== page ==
About the Club

Mission Statement

The Carolina Bird Club is a non-profit organization that represents and supports the birding community in the Carolinas through its website, publications, meetings, workshops, trips, and partnerships, whose mission is

Join us — Join, Renew, Donate

The Carolina Bird Club, Inc., is a non-profit educational and scientific association open to anyone interested in the study and conservation of wildlife, particularly birds.

The Club meets each winter, spring, and fall at different locations in the Carolinas. Meeting sites are selected to give participants an opportunity to see many different kinds of birds. Guided field trips and informative programs are combined for an exciting weekend of meeting with people who share an enthusiasm and concern for birds.

The Club offers research grants in avian biology for undergraduate and graduate students, and scholarships for young birders.

The Club publishes two print publications (now also available online). The Chat is a quarterly ornithological journal that contains scientific articles, reports of bird records committees and bird counts, and general field notes on bird sightings. CBC Newsletter is published bimonthly and includes birding articles and information about meetings, field trips, and Club news.

The Club provides this website to all for free.

By becoming a member, you support the activities of the Club, receive reduced registration fee for meetings, can participate in bonus field trips, and receive our publications.

Join, Renew, or Donate now!

Other Resources (NOT sponsored by Carolina Bird Club)

Carolina Sandhills National Wildlife Refuge

Robin Carter


From the intersection of US 1 and SC 145 about 2 miles north of McBee go north on US 1 for about 2 miles to the refuge headquarters on the left (northwest) side of US 1.

Birds to look for

Canada Goose, Wood Duck, American Wigeon (w), Green-winged Teal (w), Ring-necked Duck (w), Hooded Merganser (w), Wild Turkey, Northern Bobwhite, Pied-billed Grebe (w), American Kestrel (mostly winter; a few nest), American Coot (w), Common Nighthawk (s), Chuck-will's-widow (s), Whip-poor-will (s), Belted Kingfisher, Red-headed Woodpecker, Red-bellied Woodpecker, Yellow-bellied Sapsucker (s), Downy Woodpecker, Hairy Woodpecker, Red-cockaded Woodpecker, Northern Flicker, Pileated Woodpecker, Eastern Wood-Pewee (s), Eastern Phoebe (w), Loggerhead Shrike, Blue-headed Vireo (w, but may nest), Brown-headed Nuthatch, Eastern Bluebird, Pine Warbler, Summer Tanager (s), Eastern Towhee, Bachman's Sparrow (s), Chipping Sparrow, Field Sparrow, Blue Grosbeak, Indigo Bunting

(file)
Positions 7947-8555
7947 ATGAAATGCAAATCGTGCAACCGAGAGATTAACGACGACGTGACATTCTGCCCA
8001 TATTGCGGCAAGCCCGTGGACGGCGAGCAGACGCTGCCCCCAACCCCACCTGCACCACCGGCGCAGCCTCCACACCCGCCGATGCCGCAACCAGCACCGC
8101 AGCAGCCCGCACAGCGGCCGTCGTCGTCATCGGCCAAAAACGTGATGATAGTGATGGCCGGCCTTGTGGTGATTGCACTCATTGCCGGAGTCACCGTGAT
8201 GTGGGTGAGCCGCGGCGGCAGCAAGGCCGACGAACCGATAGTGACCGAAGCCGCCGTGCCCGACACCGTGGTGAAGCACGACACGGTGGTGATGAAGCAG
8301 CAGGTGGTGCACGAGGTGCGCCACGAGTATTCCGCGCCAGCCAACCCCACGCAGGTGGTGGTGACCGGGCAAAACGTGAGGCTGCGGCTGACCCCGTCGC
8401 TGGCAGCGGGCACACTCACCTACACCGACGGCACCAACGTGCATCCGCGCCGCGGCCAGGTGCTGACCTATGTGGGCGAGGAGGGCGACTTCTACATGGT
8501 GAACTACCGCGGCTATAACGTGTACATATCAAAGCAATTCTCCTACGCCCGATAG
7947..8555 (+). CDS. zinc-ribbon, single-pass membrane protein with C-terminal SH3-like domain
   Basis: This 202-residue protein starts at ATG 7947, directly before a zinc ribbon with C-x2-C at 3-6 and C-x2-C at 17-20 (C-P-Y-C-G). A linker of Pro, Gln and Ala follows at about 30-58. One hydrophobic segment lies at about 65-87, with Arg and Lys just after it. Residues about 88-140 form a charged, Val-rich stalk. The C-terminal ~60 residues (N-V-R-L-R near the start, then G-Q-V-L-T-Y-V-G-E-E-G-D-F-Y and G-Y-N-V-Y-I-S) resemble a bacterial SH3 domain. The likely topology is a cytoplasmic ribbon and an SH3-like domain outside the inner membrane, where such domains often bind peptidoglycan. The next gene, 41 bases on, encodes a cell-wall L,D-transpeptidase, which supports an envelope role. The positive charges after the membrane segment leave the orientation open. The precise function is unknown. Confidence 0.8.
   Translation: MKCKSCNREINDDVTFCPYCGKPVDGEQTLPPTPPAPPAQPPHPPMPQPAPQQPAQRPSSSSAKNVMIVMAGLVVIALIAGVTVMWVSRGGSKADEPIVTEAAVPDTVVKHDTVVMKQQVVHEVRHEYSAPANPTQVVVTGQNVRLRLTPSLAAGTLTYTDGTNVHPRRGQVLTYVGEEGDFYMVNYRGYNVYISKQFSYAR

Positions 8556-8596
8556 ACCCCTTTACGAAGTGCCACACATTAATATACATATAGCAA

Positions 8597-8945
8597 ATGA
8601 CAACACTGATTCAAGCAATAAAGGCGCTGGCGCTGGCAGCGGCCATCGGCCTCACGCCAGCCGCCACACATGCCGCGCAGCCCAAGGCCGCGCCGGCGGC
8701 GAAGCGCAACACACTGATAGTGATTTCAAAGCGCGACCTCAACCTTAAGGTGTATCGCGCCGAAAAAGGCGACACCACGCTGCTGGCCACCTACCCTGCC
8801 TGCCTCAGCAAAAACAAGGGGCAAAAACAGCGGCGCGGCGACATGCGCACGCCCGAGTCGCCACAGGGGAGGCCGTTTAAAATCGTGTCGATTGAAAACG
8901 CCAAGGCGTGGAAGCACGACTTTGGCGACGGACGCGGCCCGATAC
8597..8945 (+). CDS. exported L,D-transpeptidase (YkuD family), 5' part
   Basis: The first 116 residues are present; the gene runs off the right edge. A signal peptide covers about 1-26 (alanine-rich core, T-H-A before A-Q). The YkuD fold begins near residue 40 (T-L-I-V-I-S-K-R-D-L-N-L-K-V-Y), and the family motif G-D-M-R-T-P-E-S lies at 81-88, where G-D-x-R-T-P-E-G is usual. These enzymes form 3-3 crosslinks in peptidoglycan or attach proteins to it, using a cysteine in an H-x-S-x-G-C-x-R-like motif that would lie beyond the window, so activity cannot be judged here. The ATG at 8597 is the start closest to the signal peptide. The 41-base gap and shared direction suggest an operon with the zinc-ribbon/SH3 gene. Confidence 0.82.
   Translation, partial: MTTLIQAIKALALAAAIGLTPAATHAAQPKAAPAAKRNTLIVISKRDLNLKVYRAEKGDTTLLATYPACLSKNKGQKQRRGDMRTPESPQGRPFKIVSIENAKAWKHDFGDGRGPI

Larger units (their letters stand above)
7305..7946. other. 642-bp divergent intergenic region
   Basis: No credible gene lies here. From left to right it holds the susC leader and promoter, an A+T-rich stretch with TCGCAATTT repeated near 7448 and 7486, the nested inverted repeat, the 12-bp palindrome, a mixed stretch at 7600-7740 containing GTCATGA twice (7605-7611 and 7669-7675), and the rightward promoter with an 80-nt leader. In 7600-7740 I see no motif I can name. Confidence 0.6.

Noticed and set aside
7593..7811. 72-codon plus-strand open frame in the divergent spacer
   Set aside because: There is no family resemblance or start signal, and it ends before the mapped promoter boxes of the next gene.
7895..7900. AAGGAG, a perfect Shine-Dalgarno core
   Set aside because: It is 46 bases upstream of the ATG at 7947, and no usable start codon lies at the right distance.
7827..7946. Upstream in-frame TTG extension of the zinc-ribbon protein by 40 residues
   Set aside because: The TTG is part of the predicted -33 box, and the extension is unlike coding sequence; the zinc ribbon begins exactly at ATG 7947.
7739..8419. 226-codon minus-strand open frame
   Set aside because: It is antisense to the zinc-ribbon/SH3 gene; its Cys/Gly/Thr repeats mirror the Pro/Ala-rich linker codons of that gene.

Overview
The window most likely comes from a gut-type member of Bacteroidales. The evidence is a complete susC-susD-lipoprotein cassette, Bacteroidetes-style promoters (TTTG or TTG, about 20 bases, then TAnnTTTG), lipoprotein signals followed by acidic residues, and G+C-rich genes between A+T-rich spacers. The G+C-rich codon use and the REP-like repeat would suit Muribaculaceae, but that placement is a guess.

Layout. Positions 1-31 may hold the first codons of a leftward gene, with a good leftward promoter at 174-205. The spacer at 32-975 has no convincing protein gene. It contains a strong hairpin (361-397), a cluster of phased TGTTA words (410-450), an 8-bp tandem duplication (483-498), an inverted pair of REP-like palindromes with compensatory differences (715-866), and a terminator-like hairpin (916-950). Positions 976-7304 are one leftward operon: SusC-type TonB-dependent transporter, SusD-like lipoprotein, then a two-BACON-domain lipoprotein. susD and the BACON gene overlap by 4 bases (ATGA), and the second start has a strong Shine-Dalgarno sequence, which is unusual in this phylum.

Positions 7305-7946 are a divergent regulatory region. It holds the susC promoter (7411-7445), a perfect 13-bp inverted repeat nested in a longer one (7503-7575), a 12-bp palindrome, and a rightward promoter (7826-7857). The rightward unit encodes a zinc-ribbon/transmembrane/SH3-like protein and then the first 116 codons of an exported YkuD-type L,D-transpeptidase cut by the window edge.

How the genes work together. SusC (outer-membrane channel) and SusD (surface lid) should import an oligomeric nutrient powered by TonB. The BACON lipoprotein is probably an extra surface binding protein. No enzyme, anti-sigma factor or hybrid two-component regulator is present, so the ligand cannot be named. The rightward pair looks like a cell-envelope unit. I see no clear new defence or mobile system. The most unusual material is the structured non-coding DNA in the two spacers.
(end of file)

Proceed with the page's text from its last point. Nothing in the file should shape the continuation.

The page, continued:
Carolina Sandhills NWR protects thousands of acres of sandhills habitats, including mature longleaf pine-turkey oak woodlands, bayhead swamps, grassy fields, pine plantations, and even a bit of floodplain forests. There are many ponds on the refuge, which attract a few ducks in winter, but the main attraction is the high-quality longleaf pine forests with many Red-cockaded Woodpeckers and all of the other species of southeastern pine forests.

An auto tour route begins at the refuge headquarters and leads to most of habitats found on the refuge.

Several other good birding areas are nearby, including Sandhills State Forest, Cheraw State Park, and McBee Wildlife Management Area. To reach McBee Wildlife Management Area (very good for sparrows) go south on US 1 from McBee for about 4 miles. Here turn left (south) onto Road 296, Old Creek Road. The management area is 2 miles south, on the left (east).



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